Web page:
Rights groups express concern over abuses against civilians in Turkish-held Syrian city of Afrin: report

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Turkish-backed Syrian rebels loot shops after seizing control of the northwestern Syrian city of Afrin from the Kurdish People's Protection Units (YPG) on March 18, 2018. In a major victory for Ankara's two-month operation against the Kurdish People's Protection Units (YPG) in northern Syria, Turkish-led forces pushed into Afrin apparently unopposed, taking up positions across the city. / AFP PHOTO / BULENT KILIC

Rights groups are expressing concerns over the increasing abuses against civilians by rebel forces in the northwestern Syrian city of Afrin, the Voice of America news website reported.

Last week a 10-year-old boy with Down syndrome who was kidnapped by a rebel group was killed along with his father and grandfather after their family failed to pay the kidnappers a ransom of $10,000, local media reported.

Such incidents have been rampant since Turkish military and allied Syrian rebels took control of Afrin after a two-month-long military campaign that ousted the Kurdish People’s Protection Units (YPG) from the region in March 2018, rights groups said.

“There has definitely been an uptick in terms of persecution of anybody that shows any kind of dissent to Turkish or rebel presence in Afrin,” said Philippe Nassif, the Middle East and North Africa advocacy director at Amnesty International.

He added that “behaviors such as [kidnapping for] ransom and indefinite detentions and the fear of just being out and about living your life in Afrin is very real for all residents.”

In addition to the Turkish military, there are at least a dozen rebel groups in control of Afrin, including the National Liberation Front and several other Islamist groups who have been accused by rights groups of committing crimes against the local population in the Kurdish-majority city.

Rights experts say that Turkey has a responsibility to stop such violations and to protect civilians in the Syrian city.

“Turkey is an occupying power, so it absolutely has an obligation to be responsible for the actions of its proxy forces that are operating within Afrin,” said Nassif of Amnesty International.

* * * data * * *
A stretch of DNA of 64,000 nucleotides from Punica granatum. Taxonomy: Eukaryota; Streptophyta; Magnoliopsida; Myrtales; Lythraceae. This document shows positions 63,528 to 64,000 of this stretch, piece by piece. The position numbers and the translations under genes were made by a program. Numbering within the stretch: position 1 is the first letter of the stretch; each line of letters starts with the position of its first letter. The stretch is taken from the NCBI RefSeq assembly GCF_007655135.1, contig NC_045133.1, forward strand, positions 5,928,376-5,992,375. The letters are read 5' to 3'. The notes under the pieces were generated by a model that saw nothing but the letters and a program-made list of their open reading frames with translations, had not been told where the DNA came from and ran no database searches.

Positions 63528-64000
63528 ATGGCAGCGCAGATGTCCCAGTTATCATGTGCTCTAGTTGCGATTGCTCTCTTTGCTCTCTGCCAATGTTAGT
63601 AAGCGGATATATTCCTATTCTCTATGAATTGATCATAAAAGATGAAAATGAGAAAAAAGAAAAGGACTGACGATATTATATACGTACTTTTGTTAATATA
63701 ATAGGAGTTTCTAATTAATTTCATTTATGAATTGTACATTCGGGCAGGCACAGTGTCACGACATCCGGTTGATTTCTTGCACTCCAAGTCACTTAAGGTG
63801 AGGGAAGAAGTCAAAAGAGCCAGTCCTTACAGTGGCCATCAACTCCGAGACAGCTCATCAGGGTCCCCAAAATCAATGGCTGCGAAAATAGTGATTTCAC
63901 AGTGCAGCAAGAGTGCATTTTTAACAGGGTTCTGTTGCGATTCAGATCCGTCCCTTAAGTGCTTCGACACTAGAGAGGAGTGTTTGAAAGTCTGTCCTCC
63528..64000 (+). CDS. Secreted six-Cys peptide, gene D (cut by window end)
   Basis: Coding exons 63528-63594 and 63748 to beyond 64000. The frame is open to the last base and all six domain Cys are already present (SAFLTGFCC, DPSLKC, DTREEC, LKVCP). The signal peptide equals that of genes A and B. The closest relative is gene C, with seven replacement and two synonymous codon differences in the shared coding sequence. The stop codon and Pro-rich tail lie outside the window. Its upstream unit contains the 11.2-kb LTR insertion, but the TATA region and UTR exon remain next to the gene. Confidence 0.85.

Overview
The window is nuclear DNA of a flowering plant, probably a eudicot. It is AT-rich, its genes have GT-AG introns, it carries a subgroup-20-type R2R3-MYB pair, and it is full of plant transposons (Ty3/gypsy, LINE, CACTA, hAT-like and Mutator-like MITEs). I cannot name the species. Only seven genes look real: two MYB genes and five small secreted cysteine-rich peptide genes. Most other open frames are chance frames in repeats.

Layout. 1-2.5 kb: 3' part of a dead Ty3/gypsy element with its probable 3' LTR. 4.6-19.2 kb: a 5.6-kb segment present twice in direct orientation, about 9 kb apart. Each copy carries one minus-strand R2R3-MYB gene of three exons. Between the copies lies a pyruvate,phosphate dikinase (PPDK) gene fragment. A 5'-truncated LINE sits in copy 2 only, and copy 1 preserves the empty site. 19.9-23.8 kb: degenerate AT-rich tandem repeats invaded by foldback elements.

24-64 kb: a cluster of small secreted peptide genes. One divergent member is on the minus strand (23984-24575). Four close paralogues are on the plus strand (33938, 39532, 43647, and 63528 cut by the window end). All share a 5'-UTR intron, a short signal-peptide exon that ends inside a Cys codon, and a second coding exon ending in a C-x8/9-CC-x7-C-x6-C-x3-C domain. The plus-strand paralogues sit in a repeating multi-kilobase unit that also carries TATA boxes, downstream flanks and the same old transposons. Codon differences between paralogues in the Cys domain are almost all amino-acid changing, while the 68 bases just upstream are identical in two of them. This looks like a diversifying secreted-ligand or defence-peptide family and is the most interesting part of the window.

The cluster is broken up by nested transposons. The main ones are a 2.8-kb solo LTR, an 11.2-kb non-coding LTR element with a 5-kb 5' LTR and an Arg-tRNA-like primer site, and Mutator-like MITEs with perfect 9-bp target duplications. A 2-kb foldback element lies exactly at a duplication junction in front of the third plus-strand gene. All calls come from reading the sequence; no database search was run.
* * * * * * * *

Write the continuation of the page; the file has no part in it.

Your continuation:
Ankara views the Kurdish YPG as part of the Kurdistan Workers’ Party (PKK), which has been engaged in a three-decade war with Turkish armed forces for greater Kurdish rights in Turkey. The PKK is considered a terrorist organization by Turkey, the United States and the European Union.

Since pushing back Kurdish YPG fighters from Afrin in March 2018, the Turkish military has rarely commented on the situation there, but during a press conference in January of this year Turkish presidential spokesperson İbrahim Kalın said Turkey “is committed to the safety of life and property of Syrians in Afrin.”

The Syrian Observatory for Human Rights, a group that monitors human rights in Syria, says Turkish-backed rebels have been carrying out demographic changes in the Afrin region since taking control of the city in March 2018.

“We have been documenting hundreds of cases of demographic change and forced displacement in Afrin,” Rami Abdulrahman, director of the Syrian Observatory, told VOA.

Some of the groups that operate under Turkey’s command in Afrin have a goal of turning Afrin into a Sunni Muslim region and resettling people who have been displaced from other parts of the country during the conflict, experts charge.

“This is a pattern that has taken hold in Syria, which has made it even harder to come to a resolution of the conflict,” Nassif said.

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